New Kyurizukai

Did you choose the career of a biological researcher in a natural course of development?
      No, to tell the truth. For example, there are insect researchers on one hand and, on the other hand, there are those who enjoy collecting insects as a hobby. I had long thought that there is a distinction between the two groups. In my graduate school days when I was studying under Professor Satoh, it was difficult for me to have confidence in living as a researcher. At the time, I had five classmates at the lab, one of them was a brilliant person known as “one of the best four from Kyoto University” and was writing theses on his own as a young student. Another, from the University of Tokyo, was full of the pioneer spirit so much so that he created a rearing system for appendicularian (“Otama-boya” in Japanese) in a wish to investigate appendicularian, a field left untouched. On the contrary, my awareness of biology as a newcomer to the lab remained at a level so low as to think “Living things are interesting.” So, at the beginning I was embarrassed at the great gap between my fellow students. But after a lapse of time, I became absorbed in research before I knew it.
      Impetuses for my awakening were delights and a sense of achievements I had when I made presentations at academic conferences and presented theses, which gained recognition. Because I was thinking that the outcome of studies should be returned to society, I then became confident to continue my career as a researcher.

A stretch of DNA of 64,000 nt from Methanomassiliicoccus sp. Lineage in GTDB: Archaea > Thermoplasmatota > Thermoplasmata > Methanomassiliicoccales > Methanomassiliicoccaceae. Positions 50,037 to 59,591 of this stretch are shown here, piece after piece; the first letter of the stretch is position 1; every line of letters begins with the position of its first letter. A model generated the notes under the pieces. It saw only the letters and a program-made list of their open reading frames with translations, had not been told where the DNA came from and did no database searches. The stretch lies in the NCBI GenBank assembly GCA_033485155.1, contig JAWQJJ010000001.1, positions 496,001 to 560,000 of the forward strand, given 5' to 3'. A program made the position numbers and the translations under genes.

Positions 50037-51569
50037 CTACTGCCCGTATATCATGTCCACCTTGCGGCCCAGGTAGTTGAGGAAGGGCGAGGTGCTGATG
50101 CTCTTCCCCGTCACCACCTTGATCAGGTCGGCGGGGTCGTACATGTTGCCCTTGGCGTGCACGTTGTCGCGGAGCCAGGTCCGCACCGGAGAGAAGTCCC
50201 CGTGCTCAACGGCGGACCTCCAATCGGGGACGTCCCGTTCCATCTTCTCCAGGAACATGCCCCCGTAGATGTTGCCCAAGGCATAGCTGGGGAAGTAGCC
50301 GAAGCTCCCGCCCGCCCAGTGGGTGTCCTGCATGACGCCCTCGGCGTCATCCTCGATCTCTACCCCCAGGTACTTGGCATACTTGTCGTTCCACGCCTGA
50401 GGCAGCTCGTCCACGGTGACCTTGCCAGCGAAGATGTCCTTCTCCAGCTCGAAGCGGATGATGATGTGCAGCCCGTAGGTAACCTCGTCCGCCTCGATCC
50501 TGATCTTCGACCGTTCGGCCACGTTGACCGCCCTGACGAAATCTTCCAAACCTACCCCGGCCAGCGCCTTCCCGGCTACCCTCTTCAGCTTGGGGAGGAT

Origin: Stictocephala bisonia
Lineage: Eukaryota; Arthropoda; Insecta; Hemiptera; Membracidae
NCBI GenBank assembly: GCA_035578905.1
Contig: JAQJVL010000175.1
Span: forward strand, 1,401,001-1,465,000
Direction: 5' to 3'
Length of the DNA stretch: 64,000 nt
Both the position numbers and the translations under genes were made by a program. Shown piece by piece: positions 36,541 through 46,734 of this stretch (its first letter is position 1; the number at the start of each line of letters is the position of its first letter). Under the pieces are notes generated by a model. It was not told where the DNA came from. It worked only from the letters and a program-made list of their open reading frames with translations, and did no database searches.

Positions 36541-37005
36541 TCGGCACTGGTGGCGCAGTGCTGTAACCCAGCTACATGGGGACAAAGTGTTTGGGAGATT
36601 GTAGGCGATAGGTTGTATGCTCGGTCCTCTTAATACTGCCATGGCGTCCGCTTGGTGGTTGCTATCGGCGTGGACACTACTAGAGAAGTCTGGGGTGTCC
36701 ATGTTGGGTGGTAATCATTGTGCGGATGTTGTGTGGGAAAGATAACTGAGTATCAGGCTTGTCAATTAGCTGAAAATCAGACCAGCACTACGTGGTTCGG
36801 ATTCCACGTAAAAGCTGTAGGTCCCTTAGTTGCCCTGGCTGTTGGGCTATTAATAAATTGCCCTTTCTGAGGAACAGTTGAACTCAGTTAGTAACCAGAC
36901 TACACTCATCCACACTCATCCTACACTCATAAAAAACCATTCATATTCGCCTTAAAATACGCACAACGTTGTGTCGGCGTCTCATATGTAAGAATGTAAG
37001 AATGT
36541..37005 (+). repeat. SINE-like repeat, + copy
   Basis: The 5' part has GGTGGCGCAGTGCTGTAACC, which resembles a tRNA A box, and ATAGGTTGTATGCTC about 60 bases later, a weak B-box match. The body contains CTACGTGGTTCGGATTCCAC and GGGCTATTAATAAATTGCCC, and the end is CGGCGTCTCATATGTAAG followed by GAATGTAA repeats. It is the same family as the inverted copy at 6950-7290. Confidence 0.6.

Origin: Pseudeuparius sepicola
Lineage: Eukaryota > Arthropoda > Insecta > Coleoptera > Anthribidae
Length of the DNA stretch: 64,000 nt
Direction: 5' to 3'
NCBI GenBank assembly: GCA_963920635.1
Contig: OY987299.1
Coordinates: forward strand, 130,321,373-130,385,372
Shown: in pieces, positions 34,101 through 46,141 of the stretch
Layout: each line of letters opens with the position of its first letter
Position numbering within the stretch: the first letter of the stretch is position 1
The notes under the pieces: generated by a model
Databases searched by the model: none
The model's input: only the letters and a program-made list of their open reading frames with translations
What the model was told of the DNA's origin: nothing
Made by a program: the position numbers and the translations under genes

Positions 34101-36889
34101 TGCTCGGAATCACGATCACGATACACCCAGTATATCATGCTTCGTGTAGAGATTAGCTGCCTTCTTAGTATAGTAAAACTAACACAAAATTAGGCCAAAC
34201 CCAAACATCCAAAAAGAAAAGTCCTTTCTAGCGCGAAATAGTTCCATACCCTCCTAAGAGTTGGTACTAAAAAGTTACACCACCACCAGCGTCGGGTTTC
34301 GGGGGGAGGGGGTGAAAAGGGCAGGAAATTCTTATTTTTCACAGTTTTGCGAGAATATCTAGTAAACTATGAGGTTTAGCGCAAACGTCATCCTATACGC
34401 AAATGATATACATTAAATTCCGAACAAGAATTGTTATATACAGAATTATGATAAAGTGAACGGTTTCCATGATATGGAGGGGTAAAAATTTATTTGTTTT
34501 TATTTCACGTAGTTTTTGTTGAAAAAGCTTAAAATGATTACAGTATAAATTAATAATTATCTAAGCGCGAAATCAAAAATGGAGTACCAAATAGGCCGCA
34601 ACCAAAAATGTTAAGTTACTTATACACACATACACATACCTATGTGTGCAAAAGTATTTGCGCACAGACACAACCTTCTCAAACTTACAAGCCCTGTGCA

This confidence, I’m sure, is indebted to the Satoh lab because the lab has a culture of valuing even small discoveries and has made it a rule to publish students’ research achievements in the form of theses to the extent possible. The lab kindly prepared a system of rewarding students for their hard work.
      Now finding myself in a position to guide students, I’m trying to do the same. Of course, when it comes to the world of research, you cannot always expect good results no matter how hard you have worked. Even so, I’d like my students to experience the excitement of making a discovery, so I’m willing to advise my students so that they can set good (prospective) research policies that could yield praiseworthy results. Naturally, I encourage them to publish the result of their study in the form of a thesis or other.

The students receiving your guidance are happy, aren’t they?
photo      I’m not sure (laughter). For example, when I suggest, “Why don’t you try this way?” they sometimes respond by saying, “It’s nonsense!” There is also what they call “Hotta Magic.” I don’t understand exactly what it means, but presumably it means that the material a student has prepared for presentation can be reversed overnight by me, Hotta, to almost zero (something suddenly disappears, hence Magic) – the worst scenario that students can imagine. It may sound like an excuse, but I’m merely correcting what should be corrected when I have noticed it because it is my belief that any academic presentation should be consistently logical.
      I’d like my students to accumulate experiences outside the campus as much as possible, so I take them to academic conferences and other occasions if they have commendable achievements. In the meantime, I convey to them the difficulty and strictness involved in biological research by saying that their experiments will bear fruit only after repeating the process of trial and error over and over again.